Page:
On the bank transfers I would point out that the one included here are just the pure capital transfers. These are the non-financial accounts.

    There were other transfers such as the purchase of preference shares, ordinary shares and subordinated bonds. These would be included in the financial accounts. As you point these will be completely lost as the transfer has resulted in the acquisition of an asset (however valued). In the 2012 financial transactions accounts for the government there was a €9.5 billion increase in F.512+513 “Unquoted shares and Other equity, excluding mutual funds shares”. The non-financial accounts reproduced above represent the money that is completely lost.

    100% agree re NFC debt liabilities!

    At the end of 2007 there were 304,500 FTEs in the public sector. At the end of 2011 it was 302,100. (Page 14) As you say total pay (which includes pensions) is down 4.9% on 2007; but numbers are only down 0.8% over the same time.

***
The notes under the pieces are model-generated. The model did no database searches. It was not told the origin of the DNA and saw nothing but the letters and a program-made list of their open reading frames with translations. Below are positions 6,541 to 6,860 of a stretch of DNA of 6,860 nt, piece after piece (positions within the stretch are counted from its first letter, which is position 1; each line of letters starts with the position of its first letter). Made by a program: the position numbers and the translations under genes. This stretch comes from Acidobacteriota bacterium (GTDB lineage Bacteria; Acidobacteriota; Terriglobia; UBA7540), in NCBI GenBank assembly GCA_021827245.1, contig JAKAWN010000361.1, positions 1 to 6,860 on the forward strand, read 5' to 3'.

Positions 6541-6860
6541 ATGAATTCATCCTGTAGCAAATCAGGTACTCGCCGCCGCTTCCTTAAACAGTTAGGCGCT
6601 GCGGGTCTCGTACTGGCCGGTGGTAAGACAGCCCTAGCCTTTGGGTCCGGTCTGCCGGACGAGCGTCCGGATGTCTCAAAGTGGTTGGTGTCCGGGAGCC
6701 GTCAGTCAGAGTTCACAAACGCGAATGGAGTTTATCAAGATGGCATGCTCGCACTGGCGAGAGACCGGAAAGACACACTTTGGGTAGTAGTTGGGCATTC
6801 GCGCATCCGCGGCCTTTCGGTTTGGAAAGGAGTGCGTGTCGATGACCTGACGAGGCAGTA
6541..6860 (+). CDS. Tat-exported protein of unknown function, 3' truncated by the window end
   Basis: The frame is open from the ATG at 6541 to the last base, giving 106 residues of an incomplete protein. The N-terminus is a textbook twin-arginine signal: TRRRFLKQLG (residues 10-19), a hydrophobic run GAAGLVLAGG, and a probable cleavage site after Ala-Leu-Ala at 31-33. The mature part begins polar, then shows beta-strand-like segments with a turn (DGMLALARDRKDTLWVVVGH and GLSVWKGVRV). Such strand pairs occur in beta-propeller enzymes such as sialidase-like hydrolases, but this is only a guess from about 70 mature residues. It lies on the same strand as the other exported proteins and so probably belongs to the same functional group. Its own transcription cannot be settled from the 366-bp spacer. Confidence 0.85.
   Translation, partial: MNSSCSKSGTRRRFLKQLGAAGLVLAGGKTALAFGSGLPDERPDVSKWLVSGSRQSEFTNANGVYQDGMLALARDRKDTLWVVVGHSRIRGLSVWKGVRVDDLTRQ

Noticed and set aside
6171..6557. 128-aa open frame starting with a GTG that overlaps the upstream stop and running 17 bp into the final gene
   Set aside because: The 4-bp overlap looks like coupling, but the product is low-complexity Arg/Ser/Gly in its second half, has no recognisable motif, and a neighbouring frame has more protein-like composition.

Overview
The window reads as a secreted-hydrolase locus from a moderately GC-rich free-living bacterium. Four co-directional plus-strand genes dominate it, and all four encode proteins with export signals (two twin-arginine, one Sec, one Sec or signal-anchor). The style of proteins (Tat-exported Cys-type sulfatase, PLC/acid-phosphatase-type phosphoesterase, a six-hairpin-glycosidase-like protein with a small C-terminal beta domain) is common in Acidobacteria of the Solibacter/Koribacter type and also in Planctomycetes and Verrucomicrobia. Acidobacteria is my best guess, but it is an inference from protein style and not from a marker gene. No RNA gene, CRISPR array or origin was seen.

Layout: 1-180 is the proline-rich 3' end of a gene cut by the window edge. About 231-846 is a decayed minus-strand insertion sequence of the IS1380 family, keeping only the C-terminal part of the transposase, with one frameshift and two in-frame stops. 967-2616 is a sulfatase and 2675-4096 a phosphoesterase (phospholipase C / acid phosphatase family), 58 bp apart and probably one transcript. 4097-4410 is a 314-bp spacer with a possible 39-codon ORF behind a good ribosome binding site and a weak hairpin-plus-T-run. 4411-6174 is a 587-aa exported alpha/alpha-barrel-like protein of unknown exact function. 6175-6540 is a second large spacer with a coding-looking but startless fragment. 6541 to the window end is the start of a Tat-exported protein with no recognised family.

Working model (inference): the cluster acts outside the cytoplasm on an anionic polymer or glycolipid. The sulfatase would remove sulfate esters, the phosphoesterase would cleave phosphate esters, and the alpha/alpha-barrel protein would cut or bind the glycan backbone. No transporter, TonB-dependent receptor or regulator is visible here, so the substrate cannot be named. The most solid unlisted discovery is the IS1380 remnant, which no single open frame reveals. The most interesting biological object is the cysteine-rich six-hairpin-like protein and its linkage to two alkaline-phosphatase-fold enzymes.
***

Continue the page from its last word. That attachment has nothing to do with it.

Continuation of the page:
6. Paul W Says:

    @ Seamus
    Where are the PNs reflected?

    As JR has indicated, while many have left the public sector, the public sector bill has not fallen at all (minimally).

    Unfunded pension fund liabilities are not included here; nor are any future, further ‘holes’ in the capital levels of the banks (beyond that already provided).

    The increased interest charge is still very serious for the country, particularly given continuing borrowing (at €20bn for 2011).

    Personal taxation has held up….Despite increased social welfare. Thanks be to God that mass emigration flatters the situation (but what about future growth?).

    The fact is that the country is technically insolvent i.e. incapable of covering its own obligations as they fall due from own resources, exacerbated and emphasised further by the very substantial refinancing risk for the country (bar Official support) i.e. continued inability to access the markets.

    Little to be optimistic about, particularly given the deteriorating external environment.

  7. dearg doom Says:

    @Joseph Ryan any calculation in the change in pay and pension costs which does not count the pension levy as either a pay cut or a reduction in the cost of pensions is not a proper calculation. Such Indo style obfuscation abounds. There have been problems with some particular public services, but the general level of service has been maintained and increased in some cases, for instance there are now 7.7% more students in the education system then 2007.